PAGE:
This has to be a long post. No way around it. I'll try to make it as straightforward as possible.
First of all, just to get a baseline, make absolutely sure you are using the correct paper profile. This is set in the Photoshop print dialog. Then you also need to go into the printer driver and pick the correct paper type there (this controls total ink). Turn off printer color management so you don't get double profiling.
Next, the principle and background of display calibration:
And it's actually very simple: you calibrate the screen to match the print. You can't adjust the paper, but you can adjust the screen. The paper color and brightness is a fixed reference. So is the maximum ink density, the deepest black. So that defines the white point, and the black point. This is the environment that the rest of the color management chain lives in.
What you then need to do is set the monitor white point to be a visual match to paper white. You should see paper white on screen, the same perceived brightness, the same perceived color. This depends on the ambient light, the print viewing light and your whole environment down to the application interface. So there are no fixed numbers. But for most "average" and "normal" conditions, a white point brightness of 120 cd/m², and a white point color of D65, is a good starting point.
If your display allows it, set the black point the same way: a visual match to max ink.
With this set, you now have a basic screen to print match. What you see on screen will be basically what you get in print.
Now you can run the calibration and profiling. Your monitor profile picks up at this point, remapping all colors to match. The initial calibration will roughly equalize the color balance, but the profile does the real job, at a much higher precision level.
So that's the background. Now for how to do it. With a third-party calibrator that does all adjustments in the video card, it always pays to set the white point prior to calibration. The reason is that the video pipeline works at 8 bit depth, and you need to conserve those bits. If you, for instance, use the calibration to knock down brightness to half, you have already used up one bit, and have only 7 left.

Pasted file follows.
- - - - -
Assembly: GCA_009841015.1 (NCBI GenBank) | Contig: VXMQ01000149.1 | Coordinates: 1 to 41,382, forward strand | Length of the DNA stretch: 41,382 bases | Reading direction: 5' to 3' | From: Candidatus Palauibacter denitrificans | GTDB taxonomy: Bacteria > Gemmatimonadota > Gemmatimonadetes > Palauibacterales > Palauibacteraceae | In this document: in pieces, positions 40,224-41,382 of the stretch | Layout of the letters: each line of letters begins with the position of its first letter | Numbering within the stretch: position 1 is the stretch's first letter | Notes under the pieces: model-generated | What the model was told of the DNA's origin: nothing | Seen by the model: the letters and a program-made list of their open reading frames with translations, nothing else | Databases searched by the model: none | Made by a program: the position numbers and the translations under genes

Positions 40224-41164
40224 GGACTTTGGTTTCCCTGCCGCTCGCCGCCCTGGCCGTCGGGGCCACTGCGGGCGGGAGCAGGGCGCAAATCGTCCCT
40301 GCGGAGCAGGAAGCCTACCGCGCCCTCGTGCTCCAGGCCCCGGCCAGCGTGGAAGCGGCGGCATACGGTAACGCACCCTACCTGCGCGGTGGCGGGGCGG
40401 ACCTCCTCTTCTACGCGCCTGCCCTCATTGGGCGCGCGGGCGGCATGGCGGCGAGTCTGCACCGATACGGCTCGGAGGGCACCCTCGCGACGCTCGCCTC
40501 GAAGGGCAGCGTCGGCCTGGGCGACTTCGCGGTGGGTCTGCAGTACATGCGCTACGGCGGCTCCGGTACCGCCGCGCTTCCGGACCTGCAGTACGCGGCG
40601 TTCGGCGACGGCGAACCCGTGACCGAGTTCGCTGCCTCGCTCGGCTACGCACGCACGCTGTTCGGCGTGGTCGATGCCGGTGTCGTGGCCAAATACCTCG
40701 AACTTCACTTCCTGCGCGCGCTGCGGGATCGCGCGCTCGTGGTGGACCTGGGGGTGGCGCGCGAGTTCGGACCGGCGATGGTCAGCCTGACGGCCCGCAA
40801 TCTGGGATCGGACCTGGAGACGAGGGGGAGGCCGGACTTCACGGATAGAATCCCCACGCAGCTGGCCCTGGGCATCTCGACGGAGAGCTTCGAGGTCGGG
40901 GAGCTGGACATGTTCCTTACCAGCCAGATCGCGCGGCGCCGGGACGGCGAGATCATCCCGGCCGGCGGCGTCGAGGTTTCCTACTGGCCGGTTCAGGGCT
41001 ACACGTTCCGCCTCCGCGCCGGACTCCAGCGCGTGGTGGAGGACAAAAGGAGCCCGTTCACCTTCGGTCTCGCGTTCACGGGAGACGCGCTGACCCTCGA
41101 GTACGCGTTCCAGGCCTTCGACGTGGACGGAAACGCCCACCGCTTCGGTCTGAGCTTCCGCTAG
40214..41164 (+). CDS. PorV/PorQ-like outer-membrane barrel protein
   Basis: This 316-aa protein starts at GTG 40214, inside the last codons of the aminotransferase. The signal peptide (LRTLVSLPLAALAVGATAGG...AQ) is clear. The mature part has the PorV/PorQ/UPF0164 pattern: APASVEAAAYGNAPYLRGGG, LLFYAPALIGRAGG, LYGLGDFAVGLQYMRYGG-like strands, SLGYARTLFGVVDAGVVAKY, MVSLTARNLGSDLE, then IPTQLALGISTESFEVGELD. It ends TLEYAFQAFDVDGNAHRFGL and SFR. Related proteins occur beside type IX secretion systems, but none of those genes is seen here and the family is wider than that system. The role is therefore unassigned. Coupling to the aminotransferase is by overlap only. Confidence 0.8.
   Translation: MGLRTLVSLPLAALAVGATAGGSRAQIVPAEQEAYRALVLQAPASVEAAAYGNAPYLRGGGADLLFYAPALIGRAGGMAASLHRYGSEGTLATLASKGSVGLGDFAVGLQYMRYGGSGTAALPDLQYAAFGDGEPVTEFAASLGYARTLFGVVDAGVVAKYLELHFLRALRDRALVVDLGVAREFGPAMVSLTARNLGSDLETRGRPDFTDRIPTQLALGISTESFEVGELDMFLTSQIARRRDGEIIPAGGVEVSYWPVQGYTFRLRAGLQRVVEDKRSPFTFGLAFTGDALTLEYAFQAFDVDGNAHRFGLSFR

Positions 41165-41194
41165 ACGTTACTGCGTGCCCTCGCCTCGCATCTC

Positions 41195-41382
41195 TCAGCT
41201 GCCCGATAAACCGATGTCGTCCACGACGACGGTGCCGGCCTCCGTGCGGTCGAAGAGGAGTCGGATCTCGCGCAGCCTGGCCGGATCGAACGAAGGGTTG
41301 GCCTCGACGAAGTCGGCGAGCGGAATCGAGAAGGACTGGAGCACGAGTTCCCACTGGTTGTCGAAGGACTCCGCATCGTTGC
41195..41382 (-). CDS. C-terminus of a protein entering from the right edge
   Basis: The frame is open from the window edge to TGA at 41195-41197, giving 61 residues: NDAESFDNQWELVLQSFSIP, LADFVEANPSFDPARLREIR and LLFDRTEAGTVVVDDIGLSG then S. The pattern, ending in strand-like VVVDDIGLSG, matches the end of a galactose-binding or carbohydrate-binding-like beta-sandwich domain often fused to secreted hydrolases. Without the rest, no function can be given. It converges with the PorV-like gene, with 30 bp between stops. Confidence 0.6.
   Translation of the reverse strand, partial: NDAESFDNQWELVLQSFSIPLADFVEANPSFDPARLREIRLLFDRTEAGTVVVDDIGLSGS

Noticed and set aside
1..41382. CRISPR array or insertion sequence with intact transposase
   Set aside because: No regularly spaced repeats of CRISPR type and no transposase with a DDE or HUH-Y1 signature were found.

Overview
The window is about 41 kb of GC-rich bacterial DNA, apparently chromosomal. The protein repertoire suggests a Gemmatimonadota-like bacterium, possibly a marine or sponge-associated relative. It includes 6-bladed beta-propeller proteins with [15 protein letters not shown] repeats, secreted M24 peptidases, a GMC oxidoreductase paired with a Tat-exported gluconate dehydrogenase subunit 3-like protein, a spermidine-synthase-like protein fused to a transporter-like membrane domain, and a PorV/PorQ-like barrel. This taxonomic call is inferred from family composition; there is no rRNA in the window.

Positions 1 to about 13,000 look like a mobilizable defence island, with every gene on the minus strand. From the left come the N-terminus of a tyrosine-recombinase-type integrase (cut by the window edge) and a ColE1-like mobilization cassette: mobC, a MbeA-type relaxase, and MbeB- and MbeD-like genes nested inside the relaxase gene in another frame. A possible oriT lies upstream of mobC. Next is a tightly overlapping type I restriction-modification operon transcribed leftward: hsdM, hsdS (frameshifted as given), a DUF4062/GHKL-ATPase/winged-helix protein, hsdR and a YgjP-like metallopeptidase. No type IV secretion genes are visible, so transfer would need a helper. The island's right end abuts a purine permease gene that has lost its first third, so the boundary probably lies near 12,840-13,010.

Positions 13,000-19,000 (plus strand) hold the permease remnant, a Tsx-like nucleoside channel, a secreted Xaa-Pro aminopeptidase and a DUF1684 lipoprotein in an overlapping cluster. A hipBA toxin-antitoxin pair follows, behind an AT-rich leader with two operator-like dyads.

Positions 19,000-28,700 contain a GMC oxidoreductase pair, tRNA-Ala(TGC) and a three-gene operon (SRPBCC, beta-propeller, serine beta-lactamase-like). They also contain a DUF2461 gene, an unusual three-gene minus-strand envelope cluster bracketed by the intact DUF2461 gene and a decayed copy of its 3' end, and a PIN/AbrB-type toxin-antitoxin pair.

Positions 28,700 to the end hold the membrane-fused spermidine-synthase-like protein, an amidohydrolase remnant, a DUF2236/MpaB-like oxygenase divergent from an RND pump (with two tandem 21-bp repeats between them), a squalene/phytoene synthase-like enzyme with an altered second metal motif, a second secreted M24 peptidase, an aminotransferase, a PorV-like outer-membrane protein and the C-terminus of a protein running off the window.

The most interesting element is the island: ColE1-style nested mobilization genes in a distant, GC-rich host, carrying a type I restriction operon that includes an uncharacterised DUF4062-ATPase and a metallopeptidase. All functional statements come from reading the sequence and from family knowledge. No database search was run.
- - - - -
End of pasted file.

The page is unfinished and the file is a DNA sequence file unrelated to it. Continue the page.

The x-rite software should have a "pre-calibration" function to help with this. You hang the sensor on the screen, and the software measures as you adjust manually. Once you reach 120 cd/m² and D65, stop. Then run the rest of the calibration and profiling normally.
You don't need to concern yourself with the video card specifically. Normally you should just reset it to defaults and leave it. All the necessary corrections are automatically loaded by the x-rite software.
Just to end this, I want to emphasize the importance of the black point, as well as the white point. The black point has a huge impact on the perceived "punch" of the image. This is the main explanation for the myth that "you can never match screen and print". But you can, and a matching black point is a big part of it. Natively, any screen has much too deep blacks.
IIRC, the x-rite software lets you set a contrast range. This is an indirect way to set the black point. If your white point is 120, a black point at 0.4 gives a contrast range of 300:1. This, incidentally, is about the contrast range you get from an excellent inkjet print on high-grade glossy paper.
Oh, one more thing, and this is critical: this is a wide gamut monitor! that means you can only use fully color managed software! No exceptions. Any software you have that doesn't fully support color management - stop using it, uninstall it, hide it away. Don't even open it. You can't use it. Only color managed applications will ever display correctly on that monitor. That's true for all monitors, but a wide gamut one really throws it in your face. The difference is no longer possible to ignore. sRGB will be grossly oversaturated, unless you have color management to remap the colors.
Whew. This became a whole novel. But it's a broad subject.